Choosing not to go to university can feel like choosing to stop showering for a month. It goes against what’s normal and expected, often leaves people wrinkling their noses in confusion or disapproval and can lead to uncomfortable conversations for everyone involved. As someone who decided not to go down the uni route, that’s certainly how it felt at times! 

But opting out of higher education can also be a great way to step out of your comfort zone and learn a whole load. So here are three lessons I learnt by not going to university.

1. Retail work can be great 

For a long time I felt like I had to find the perfect job straight away after leaving school. It left me feeling stressed, demoralised and overwhelmed, especially as I wasn’t even sure what my perfect job was!

When I finished studying, my first job was working at Tesco (other supermarkets are available) picking peoples’ online grocery orders. It definitely wasn’t my dream career but in lots of ways it was brilliant. I have such good memories from my time working there, including highly competitive races to see who could pick groceries fastest and dressing up as reindeer during the Christmas period. Meeting fun new people challenged my thoughts and ideas. I also had the opportunity and privilege to share my faith with them. Working in retail has taught me that even if it doesn’t match the world’s idea of a successful career, God can use us to do incredible and valuable things in any job. 

2.  God defines success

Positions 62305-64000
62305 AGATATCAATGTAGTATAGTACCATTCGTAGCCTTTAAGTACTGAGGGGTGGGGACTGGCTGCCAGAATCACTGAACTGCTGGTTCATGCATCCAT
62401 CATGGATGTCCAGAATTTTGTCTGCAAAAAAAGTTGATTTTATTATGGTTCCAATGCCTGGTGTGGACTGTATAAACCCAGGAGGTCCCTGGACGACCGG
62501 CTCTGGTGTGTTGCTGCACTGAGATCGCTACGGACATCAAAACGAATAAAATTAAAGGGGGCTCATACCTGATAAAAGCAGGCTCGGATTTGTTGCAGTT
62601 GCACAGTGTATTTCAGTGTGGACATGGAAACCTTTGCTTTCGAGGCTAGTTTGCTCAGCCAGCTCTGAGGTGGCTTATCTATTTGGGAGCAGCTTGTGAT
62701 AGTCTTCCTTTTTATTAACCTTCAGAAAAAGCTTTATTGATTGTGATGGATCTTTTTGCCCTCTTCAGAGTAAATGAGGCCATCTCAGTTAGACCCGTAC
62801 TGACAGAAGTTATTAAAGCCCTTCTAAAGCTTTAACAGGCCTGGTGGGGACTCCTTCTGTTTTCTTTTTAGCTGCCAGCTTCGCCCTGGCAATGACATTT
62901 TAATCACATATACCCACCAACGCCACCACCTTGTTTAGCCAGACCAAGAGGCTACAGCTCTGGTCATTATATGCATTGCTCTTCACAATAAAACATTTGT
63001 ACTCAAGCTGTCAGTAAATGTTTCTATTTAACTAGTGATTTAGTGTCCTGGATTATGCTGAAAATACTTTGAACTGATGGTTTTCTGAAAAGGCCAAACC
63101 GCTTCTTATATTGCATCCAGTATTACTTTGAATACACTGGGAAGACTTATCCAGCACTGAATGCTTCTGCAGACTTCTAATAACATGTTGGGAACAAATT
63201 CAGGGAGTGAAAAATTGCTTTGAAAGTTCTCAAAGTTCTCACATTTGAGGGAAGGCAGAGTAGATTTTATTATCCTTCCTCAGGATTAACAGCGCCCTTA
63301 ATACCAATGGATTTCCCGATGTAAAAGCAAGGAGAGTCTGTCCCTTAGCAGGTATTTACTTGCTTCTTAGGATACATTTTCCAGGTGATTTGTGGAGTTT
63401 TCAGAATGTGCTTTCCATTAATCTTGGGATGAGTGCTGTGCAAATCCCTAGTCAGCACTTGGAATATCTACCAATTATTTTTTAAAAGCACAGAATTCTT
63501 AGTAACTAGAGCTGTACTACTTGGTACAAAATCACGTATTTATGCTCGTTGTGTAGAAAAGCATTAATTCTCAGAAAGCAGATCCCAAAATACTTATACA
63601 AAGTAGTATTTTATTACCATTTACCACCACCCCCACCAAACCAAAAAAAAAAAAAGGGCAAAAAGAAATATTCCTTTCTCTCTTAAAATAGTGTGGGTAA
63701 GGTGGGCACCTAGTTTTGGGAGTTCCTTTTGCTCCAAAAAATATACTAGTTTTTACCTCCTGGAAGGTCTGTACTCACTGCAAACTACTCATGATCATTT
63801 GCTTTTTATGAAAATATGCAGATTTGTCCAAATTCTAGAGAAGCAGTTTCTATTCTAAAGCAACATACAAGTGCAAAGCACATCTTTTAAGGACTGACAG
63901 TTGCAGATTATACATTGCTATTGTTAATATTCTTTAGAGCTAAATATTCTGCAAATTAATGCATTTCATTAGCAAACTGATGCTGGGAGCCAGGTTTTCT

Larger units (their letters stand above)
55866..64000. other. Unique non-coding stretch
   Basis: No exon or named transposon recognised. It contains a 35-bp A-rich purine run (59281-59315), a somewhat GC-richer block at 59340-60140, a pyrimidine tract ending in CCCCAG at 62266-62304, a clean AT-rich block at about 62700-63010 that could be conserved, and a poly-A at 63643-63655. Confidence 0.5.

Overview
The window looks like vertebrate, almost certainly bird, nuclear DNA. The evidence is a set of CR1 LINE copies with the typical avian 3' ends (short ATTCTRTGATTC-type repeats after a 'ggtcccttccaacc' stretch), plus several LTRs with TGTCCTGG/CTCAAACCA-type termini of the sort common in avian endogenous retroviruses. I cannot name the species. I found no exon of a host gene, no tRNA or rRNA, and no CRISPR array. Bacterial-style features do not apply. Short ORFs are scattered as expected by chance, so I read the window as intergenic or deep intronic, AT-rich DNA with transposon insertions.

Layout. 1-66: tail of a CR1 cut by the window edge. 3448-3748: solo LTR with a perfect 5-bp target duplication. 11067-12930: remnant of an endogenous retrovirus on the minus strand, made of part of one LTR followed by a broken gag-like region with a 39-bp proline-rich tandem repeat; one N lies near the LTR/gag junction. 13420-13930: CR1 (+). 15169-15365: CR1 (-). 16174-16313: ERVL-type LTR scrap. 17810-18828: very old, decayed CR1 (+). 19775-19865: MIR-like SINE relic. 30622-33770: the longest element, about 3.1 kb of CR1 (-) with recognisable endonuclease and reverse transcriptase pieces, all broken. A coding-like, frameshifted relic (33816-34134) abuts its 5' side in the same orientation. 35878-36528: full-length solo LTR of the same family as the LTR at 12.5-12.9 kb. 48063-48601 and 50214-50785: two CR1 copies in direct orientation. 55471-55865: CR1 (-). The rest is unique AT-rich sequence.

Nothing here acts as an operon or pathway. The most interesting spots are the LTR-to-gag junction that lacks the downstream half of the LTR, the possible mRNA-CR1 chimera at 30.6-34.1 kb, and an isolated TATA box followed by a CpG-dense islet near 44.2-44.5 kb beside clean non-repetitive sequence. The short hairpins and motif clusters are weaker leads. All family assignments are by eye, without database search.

Something I often struggled with was other people’s reactions to me not going on to higher education. I received lots of well intentioned comments from friends and family saying that I should be doing something more with my life. However this just left me feeling like I wasn’t enough and had failed. 

Fortunately we have a God whose opinion of us is not based on what career path we pick (praise the Lord!). It’s always good to listen to others and weigh up their opinions, but ultimately it’s God’s opinion that really matters. Not going to uni forced me to face my own insecurities and ask myself where I place my value. I’ve learnt not to believe the lie that getting that ‘dream job’ will make me happy, but instead to listen to the truth that following and trusting God’s plan is what defines my fulfilment and success. 

3. Life’s an adventure 

After all my friends left for uni there was part of me that felt a bit left out of the adventure. But I came to realise that, just because I wasn’t joining them didn’t mean that I couldn’t have my own. So I decided to step out of my comfort zone and sign up to go on an overseas placement with Tearfund.

Spending three months living in Bangladesh was an amazing experience, and reminded me that life is full of opportunities to learn more about ourselves, the world around us and God’s plans for us. 

However my time overseas also opened my eyes to the fact that for many people around the world, life often doesn’t feel like an adventure. Instead the grind of poverty and exploitation can drain people of hope. From learning more about the impacts of fast fashion on Bangladeshi workers, to seeing the problem of plastic waste in the community I stayed with, I realised that in God’s power I can make a difference. I’m now trying hard to cut down my own plastic use, as well as choosing to buy my clothes second hand or from ethical brands that look after and pay their workers fairly. I’ve learnt to ask myself ‘how do my actions affect my global neighbours?’

The final takeaway 

So if you’re not going to university or even if you are, there is one thing I’d love you to take away from reading this – my biggest lesson of all – God is faithful. Four years on from deciding against going to university, I now work for Tearfund in a job I love, which is something that would not have been possible without God! He knows us so well and has awesome plans for our lives even when we can’t always see them. And no certificate, degree or exam result can change that.